Greg Slade had built a yearly track and field contender at Rose Hill, and part of the reason why he accepted the job at Campus before last season was because it was a rebuilding challenge.
After a season of implementing Slade’s training, Campus is showing signs this season of becoming a threat in every event with its boys team. It’s the kind of progress Slade wants to see from a program that’s improving.
Campus had three individual champions at its small-meet debut at Eisenhower, and then finished third at the more competitive Winfield Invitational last Thursday. The Colts will compete at the Maize Invitational on Friday.
“We’ve got over 80 boys out for track this year and we have a strong senior class, but we’re still really young,” Slade said. “I feel like our overall success is going to come down to us having the ability to score in a majority of the events, which I think we can do.”
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Junior Jordan Cox is an emerging talent in the jumps, as he set personal-bests in Winfield in the high jump by clearing 6-foot-4 and and in the triple jump at 41-10. He also is competitive in the long jump.
But the difference for Campus has come with the depth Slade has established in all events.
Mario Ponds, John Becker, Harold Craig, Tony Letterman and Federico Harvey are all good sprinters, and then the Colts’ cross country stable of runners has transferred over to the track with Jon Fleming, Aaron Lindsay, Jon Greenlee, and Paul Johnson.
Noah Childers is becoming a threat in the hurdles, while Cox is joined by Arturo Netherland and Caleb Parker in the jumps. Jessiah Lowe and Blake Janes do all three throws, while Quinton Wiseman throws the javelin.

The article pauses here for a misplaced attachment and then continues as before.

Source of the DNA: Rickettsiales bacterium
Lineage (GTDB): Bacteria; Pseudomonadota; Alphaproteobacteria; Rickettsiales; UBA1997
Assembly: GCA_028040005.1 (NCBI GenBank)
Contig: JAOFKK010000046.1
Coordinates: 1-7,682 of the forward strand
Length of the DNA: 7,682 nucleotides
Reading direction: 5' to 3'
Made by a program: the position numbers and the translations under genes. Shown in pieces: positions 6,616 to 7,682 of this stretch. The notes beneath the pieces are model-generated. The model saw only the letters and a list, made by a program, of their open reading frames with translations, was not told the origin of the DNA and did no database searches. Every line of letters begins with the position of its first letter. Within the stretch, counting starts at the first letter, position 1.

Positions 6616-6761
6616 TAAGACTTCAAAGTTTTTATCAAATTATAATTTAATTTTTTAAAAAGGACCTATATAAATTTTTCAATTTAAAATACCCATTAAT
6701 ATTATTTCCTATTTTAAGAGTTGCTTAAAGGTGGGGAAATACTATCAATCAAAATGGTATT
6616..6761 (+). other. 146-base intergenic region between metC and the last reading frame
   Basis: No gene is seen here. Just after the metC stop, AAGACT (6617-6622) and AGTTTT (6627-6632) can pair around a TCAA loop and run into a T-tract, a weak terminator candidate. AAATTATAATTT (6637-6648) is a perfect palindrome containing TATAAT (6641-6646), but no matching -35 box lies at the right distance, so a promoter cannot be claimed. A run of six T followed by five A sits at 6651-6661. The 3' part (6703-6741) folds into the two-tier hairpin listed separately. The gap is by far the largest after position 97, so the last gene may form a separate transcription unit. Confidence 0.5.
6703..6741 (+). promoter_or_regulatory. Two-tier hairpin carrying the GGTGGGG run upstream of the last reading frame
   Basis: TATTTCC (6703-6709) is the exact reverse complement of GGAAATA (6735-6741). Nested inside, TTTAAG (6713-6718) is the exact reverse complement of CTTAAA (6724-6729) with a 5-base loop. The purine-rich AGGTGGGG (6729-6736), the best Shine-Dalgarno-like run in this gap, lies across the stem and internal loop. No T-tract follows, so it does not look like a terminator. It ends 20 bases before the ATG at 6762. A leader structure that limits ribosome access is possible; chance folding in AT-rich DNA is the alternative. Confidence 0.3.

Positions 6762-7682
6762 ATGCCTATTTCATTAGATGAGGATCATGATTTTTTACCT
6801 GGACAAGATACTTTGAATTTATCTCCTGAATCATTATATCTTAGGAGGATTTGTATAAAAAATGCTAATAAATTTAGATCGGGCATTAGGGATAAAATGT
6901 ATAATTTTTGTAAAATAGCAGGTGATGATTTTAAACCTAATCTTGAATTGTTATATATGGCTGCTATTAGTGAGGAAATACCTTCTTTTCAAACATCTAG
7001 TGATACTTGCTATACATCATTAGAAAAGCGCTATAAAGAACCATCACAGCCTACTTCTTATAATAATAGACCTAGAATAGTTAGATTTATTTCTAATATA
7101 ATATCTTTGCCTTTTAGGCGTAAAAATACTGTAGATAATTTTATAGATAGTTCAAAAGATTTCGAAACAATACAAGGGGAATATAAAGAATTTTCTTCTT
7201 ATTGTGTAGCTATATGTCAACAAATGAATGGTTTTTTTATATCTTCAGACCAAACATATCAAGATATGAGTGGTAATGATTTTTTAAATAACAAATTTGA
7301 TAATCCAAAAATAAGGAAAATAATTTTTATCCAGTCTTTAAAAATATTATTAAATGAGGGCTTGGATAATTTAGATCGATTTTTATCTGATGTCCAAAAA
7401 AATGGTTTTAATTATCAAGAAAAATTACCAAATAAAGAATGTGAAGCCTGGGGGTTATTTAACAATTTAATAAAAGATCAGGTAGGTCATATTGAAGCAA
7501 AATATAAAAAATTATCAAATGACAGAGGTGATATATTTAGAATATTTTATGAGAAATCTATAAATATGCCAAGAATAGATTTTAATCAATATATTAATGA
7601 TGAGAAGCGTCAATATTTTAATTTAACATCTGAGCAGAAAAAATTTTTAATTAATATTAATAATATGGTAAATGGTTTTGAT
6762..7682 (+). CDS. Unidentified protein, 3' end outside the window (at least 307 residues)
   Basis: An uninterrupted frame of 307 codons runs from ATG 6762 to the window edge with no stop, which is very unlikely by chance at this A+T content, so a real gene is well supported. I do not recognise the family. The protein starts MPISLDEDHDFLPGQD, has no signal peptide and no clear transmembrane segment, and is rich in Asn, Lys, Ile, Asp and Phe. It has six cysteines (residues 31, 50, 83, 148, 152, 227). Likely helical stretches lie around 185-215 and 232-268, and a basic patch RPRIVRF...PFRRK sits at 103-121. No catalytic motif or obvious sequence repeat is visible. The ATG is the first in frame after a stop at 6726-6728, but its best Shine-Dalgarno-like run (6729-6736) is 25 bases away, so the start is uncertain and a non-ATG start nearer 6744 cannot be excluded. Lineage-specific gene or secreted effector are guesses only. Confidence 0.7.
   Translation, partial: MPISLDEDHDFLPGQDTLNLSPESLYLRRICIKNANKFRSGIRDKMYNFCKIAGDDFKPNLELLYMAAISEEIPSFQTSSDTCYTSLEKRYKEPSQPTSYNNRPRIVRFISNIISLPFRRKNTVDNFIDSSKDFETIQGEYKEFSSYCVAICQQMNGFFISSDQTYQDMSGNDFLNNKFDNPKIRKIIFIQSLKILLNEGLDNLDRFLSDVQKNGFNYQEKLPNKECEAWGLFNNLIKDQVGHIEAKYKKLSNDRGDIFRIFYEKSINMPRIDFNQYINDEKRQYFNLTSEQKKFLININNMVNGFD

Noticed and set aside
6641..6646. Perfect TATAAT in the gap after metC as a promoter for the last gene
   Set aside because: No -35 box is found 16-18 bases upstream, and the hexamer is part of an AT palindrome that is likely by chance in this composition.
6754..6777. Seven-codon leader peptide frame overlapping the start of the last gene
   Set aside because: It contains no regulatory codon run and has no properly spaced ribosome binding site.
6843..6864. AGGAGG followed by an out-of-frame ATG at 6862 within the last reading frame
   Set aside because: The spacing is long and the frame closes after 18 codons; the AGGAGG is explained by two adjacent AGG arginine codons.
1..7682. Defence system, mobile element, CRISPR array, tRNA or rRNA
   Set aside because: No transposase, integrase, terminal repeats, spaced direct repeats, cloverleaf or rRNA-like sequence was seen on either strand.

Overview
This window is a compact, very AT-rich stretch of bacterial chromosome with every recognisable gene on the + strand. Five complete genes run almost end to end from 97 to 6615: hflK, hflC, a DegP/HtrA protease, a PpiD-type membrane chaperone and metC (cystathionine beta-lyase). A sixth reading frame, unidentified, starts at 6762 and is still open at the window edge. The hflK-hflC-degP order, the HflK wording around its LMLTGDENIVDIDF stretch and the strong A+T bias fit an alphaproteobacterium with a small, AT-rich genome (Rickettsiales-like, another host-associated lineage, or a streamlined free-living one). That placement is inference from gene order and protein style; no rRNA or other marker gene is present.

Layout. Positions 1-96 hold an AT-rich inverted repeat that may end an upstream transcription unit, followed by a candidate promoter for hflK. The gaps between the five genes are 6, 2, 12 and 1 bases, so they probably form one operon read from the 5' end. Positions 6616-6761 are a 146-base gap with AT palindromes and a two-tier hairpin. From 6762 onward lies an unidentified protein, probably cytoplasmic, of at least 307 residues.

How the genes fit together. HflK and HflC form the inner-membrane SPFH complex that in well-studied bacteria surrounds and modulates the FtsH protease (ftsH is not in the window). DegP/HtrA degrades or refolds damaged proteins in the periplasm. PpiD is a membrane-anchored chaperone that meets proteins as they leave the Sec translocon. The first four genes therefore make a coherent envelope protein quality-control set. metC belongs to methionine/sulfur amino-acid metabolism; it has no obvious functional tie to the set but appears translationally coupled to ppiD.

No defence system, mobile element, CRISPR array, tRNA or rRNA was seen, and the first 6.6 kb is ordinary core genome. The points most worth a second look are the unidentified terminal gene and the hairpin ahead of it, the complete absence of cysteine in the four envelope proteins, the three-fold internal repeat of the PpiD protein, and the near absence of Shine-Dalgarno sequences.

It’s a foundation that Slade thinks will establish Campus as a threat and not just for this season.
“I feel like we can score in just about every event,” Slade said. “All three of our relays are pretty competitive and the events we’re not scoring in right now, we’ve talked to some kids about that and we feel like they’re capable of scoring in those.”
Frausto shines — Alyssa Frausto has carved out a good reputation from her cross country success, but the track is where the Northwest sophomore blossoms.
In longer cross country races Frausto’s sprinting ability is not as advantageous as it is during track season, where she specializes in the 800-meter run and the 1600.
“Cross country is a good sport for her,” said Northwest coach Ron Russell, who works with Frausto in both sports, “but track is really her thing. She is outstanding on the track.”
Frausto’s kick is so good that Russell has to fend off his own sprinting coaches in practice.
“They’ve been hounding me consistently to let her come over and run on the 4x1 and 4x4 teams,” Russell said. “That’s a nice thought, but I don’t know if it’s going to happen.”
Frausto’s season debut April 2 at the Southeast Invitational was impressive, as she won both of her races in solid times of 2:30.00 and 5:22.50.
On Friday, Frausto will be tested in the elite 1600 race at the Pre-State Challenge at Wichita State. She also ran in the elite 800 race Thursday evening.
“She’s super competitive and hates to lose any race at any time,” Russell said. “Even when we’re running in practice, she has to be first. She’s going to give it everything she’s got every time out.”